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Survey says...? Downtown business owners share thoughts on Streetscape project

June 02, 2010 - By Leah Yanuszeski, Review Intern

Just under fifty restaurants, boutiques, specialty shops, offices, and other businesses are located on Flint Street from M-24 to Orion Road or on Broadway from M-24 to Shadbolt, in downtown Lake Orion.

Jay Rogers, who owns Clo-Bear K9 Specialty Shop with wife, Brenda, removes the last of the store’s contents and prepares to close up. Photo by Laura Colvin (click for larger version)
All will be affected by the downtown 'streetscape'—the name bestowed upon renovations planned for this summer.

What do business owners they think? Are they worried?

Brenda Rogers, owner of Clo-Bear K9 Specialty Shop, said she expects the project to "crush" her business.

As a result, she's closing up shop, although she hopes, at some point, to share space with another downtown business.

On Monday, she and husband Jay were cleaning out the storefront on Broadway.

"I don't want to get in a hole that I can't get out of," Rogers said.

Bob Mason, co-owner of W.R. Mason Jewelers, told the Review in January, "I think it's going to really hurt business. It's going to divert people away from downtown. It might be totally necessary, but at the same time, we can't operate without customers."

While they wait for construction to begin, some businesses are taking a 'wait-and-see,' attitude, 'hope for the best,' or just simply bracing for it.

Lloyd Coe, owner of Ed's Broadway Gift and Costume, discussed the loss of foot-traffic and impulse sales.

"Many retailers are destination points, and will lose out on the pickup sales," said Coe, referring to people avoiding construction.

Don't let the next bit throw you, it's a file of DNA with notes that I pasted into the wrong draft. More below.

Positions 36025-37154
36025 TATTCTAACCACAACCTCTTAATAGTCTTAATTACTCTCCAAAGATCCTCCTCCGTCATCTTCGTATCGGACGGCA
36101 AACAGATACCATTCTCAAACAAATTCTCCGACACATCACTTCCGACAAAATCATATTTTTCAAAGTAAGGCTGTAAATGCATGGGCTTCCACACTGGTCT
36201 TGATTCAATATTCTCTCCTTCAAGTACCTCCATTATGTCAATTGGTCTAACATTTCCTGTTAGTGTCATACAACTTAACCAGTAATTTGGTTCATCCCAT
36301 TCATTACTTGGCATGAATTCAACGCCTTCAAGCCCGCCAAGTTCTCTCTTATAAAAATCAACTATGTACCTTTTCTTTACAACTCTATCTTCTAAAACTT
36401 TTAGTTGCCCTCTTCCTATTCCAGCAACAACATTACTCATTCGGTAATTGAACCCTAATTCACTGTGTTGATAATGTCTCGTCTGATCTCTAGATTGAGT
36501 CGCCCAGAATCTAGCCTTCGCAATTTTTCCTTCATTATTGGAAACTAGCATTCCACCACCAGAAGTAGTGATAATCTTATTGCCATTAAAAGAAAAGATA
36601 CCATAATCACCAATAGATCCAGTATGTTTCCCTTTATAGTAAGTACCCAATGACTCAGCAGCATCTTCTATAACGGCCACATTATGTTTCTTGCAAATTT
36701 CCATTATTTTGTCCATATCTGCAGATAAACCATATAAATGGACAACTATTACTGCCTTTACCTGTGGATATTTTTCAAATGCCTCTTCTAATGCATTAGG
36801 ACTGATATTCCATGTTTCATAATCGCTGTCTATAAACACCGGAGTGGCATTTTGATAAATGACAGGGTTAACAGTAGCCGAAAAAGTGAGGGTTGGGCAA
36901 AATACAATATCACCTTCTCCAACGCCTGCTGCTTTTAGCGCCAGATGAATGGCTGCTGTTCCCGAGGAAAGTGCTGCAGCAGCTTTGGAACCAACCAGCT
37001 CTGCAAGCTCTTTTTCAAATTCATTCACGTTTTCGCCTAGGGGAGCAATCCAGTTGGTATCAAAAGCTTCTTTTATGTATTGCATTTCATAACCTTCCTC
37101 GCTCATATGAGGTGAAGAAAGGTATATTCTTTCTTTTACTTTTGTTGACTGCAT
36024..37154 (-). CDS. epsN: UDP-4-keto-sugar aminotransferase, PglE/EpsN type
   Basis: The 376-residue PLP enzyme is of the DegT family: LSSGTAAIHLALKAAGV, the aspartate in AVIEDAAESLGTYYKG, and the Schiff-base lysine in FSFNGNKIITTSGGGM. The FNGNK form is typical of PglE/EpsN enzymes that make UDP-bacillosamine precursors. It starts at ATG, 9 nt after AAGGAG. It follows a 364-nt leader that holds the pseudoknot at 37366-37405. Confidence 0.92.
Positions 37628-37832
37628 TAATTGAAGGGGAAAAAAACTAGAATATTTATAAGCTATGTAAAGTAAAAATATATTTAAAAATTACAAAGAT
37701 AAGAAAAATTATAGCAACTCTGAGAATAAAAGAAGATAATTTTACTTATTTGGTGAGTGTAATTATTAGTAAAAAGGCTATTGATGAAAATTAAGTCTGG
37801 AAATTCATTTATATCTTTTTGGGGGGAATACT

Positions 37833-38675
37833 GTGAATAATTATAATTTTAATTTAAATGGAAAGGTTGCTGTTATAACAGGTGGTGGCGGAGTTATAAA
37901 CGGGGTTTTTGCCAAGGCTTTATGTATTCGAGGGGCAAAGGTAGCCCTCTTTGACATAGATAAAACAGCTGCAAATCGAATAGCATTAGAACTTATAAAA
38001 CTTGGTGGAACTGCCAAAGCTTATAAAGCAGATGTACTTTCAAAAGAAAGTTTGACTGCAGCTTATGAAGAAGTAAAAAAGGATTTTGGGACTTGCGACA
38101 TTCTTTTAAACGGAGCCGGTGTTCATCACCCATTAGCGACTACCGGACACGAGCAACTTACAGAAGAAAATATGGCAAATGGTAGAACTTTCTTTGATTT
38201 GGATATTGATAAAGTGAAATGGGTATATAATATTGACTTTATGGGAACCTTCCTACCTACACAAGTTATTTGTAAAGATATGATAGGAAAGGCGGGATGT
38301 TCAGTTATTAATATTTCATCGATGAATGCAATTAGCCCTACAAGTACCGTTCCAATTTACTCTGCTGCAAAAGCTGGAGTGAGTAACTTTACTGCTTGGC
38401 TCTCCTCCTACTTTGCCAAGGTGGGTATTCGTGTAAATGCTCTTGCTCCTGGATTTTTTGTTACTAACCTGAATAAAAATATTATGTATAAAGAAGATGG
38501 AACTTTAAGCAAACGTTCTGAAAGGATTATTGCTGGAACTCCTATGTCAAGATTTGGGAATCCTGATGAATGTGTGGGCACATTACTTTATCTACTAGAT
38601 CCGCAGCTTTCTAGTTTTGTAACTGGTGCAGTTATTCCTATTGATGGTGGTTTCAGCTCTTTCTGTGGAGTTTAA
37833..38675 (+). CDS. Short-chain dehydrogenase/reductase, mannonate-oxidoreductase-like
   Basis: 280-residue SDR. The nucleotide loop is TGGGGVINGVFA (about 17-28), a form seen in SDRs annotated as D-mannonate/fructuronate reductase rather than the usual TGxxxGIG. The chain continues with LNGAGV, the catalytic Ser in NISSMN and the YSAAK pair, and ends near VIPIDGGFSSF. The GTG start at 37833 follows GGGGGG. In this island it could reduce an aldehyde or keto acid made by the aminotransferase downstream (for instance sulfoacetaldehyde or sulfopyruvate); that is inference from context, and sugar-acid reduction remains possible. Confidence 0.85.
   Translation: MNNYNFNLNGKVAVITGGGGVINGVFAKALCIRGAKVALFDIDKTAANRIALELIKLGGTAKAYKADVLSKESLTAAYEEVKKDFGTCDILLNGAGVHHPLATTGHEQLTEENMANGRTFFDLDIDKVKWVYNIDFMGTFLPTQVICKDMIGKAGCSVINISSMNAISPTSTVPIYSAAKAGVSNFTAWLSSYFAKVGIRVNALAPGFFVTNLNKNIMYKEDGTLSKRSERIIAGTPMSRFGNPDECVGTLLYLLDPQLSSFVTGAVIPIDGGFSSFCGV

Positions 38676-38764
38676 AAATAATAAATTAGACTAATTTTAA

Many business owners also expressed concern over when the project would actually get underway, where parking will be, and other aspects.

"I listened at the last meeting," said one business owner, who asked not to be named. "But I got very little out of it. Financially, I didn't get an understanding."

Lake Orion Village Manager Paul Zelenak told the Review in March that construction could last anywhere from 90 to 120 days.

As for financing, funding was finalized Feb. 22. A loan for $1.2 million from the village's water and sewer fund was approved by the village council and will add to the $575,000 in grant money and money that the Downtown Development Authority has been saving for several years.

A majority of the budget will be dedicated to repaving the streets and storm sewer repair.

The streetscape project also entails work in the Children's park (two thirds of it to be paid for by three grants), and improving aesthetics like landscaping.

When asked about their sentiments on the Jubilee forced to move due to the downtown construction, six business owners said they were okay with it, two said that it will hurt business, and one didn't answer.

Last year, the Jubilee was held downtown, the weekend before the Fourth of July.

This year, it will be held at Canterbury Castle in Orion Township.

One business stated "Good, [the Jubilee] can stay there."

However Coe said many retailers will lose extra profit from more people visiting downtown.

Almost all surveyed business owners agreed: The project's end result will look nice, and that street aesthetics will be improved.

However, considering the economy and timing of the project, some expressed concern.

"I don't think it's the time to do a large streetscape. I disagree, I don't think the timing is right," said Shellie Anger, owner of Limelight Salon.

Dan Burgess of Builders Custom Flooring expressed a different opinion. He agreed with the project, stating that the streets and sidewalks need repair.

All business owners hoped that customers will brave the summer construction and frequent downtown shops, in effort to keep businesses alive during the streetscape.

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